A Key Attribute to Scrum Project Planning: Determining Scrum Team Velocity
16 July 2013
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The key motivation for this article came from the Scrum and Agile projects that I have been working on so far. I started in the Agile "space" almost five years ago as an Agile team software developer; now I'm a Certified ScrumMaster leading development teams and developing projects using Scrum and Agile practices.
Throughout this journey within Scrum and Agile practices, I have faced a key scenario again and again: Every project's business side needs to know from the development team how much time the given product backlog will take to deliver, and the development teams always struggle to provide accurate estimates.
This is an effort to put forward an approach to the Scrum and Agile community that will help businesses get what they want from the development team and development teams provide what they have been asked for, with high degree of accuracy on both sides. Remember that anything can happen in this world, and things can go against the plan; however, we still do planning, and planning based on data and facts always delivers a higher degree of certainty.
So let's start with the big picture. I have assumed that readers of this article are familiar with most Scrum and Agile vocabulary. However, as a refresher, the important ones here include product vision, product owner, product backlog, backlog items, business value, highest priority, user story, acceptance criteria, user story points, iteration planning, backlog grooming, iteration grooming, sprint planning, task breakdown, task estimation, team velocity, sprint burn-down chart, iteration burn-down chart, show and tell, sprint retrospective, and action mining. This is a big list, but I believe it is important to set the right context.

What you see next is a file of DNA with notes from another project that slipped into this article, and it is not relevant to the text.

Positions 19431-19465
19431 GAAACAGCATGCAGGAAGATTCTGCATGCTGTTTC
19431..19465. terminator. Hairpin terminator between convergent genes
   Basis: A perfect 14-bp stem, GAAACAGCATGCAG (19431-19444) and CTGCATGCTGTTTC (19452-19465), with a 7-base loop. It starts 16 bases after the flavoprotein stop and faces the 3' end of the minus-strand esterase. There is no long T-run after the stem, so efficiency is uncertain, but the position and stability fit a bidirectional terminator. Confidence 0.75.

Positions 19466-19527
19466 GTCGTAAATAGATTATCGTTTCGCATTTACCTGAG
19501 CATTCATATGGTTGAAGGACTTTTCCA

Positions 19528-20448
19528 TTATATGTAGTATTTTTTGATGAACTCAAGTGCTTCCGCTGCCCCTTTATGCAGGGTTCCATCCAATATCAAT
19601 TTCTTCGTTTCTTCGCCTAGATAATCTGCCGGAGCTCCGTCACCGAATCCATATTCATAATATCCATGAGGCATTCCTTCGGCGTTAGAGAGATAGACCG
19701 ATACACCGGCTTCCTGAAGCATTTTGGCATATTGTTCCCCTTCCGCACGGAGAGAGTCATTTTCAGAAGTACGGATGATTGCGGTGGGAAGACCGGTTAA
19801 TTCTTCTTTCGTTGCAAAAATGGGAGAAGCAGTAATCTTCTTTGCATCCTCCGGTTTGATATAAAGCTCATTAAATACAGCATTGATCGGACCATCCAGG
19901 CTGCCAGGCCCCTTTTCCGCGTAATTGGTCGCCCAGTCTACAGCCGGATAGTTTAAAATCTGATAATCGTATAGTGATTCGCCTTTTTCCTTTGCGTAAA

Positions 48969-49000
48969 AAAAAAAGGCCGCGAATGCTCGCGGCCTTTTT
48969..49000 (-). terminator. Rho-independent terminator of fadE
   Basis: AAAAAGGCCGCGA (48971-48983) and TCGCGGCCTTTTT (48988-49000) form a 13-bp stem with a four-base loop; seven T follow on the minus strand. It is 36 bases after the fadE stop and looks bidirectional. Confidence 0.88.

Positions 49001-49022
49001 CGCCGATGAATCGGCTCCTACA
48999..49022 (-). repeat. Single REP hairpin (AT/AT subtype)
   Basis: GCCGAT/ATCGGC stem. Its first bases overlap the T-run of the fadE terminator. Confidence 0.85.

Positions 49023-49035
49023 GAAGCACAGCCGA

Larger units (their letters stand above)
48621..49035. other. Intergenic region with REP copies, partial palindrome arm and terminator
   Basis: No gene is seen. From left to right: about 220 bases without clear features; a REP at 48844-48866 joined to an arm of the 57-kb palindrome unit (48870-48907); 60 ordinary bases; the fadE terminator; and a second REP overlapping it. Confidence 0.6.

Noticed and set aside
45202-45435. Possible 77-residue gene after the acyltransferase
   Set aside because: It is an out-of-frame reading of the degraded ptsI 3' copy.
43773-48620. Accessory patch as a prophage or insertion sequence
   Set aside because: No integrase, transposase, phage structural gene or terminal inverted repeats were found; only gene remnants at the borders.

From the above vocabulary, I am going to pick just five entries: product backlog, user story, user story points, team velocity, and task estimation. These five entries can provide the full magic to the whole Scrum project. The philosophy and rules behind these five terms, if applied in their right spirit, will deliver what businesses need from a Scrum team and what a Scrum team can deliver to a Scrum project.
It's all about establishing a correlation between various artifacts or vocabulary words in order to get to a single decision point, and if the correlation is logically correct, then there is the chance of a high degree of accuracy. So there is a strong correlation among those select five terms. A product backlog is a high-level listing of business requirements in business-priority order; a user story elaborates a product backlog entry into low level-business requirements as multiple acceptance criteria; user story points are a collective measure of complexity, uncertainty, and effort as seen by the team at a high level, not in terms of of clock hours but as a number (1,2,3,5,8,13,40,100). The lower the number given by the team to a story, the more the team is confident about the estimate in clock hours; the higher the number, the more the risk of wrong estimates. So every effort should be made to break the user story to lowest possible level. Team velocity is the speed (rate) at which a team is able to deliver the user story points per sprint. Task estimates are the time the team needs to complete a task associated with that user story.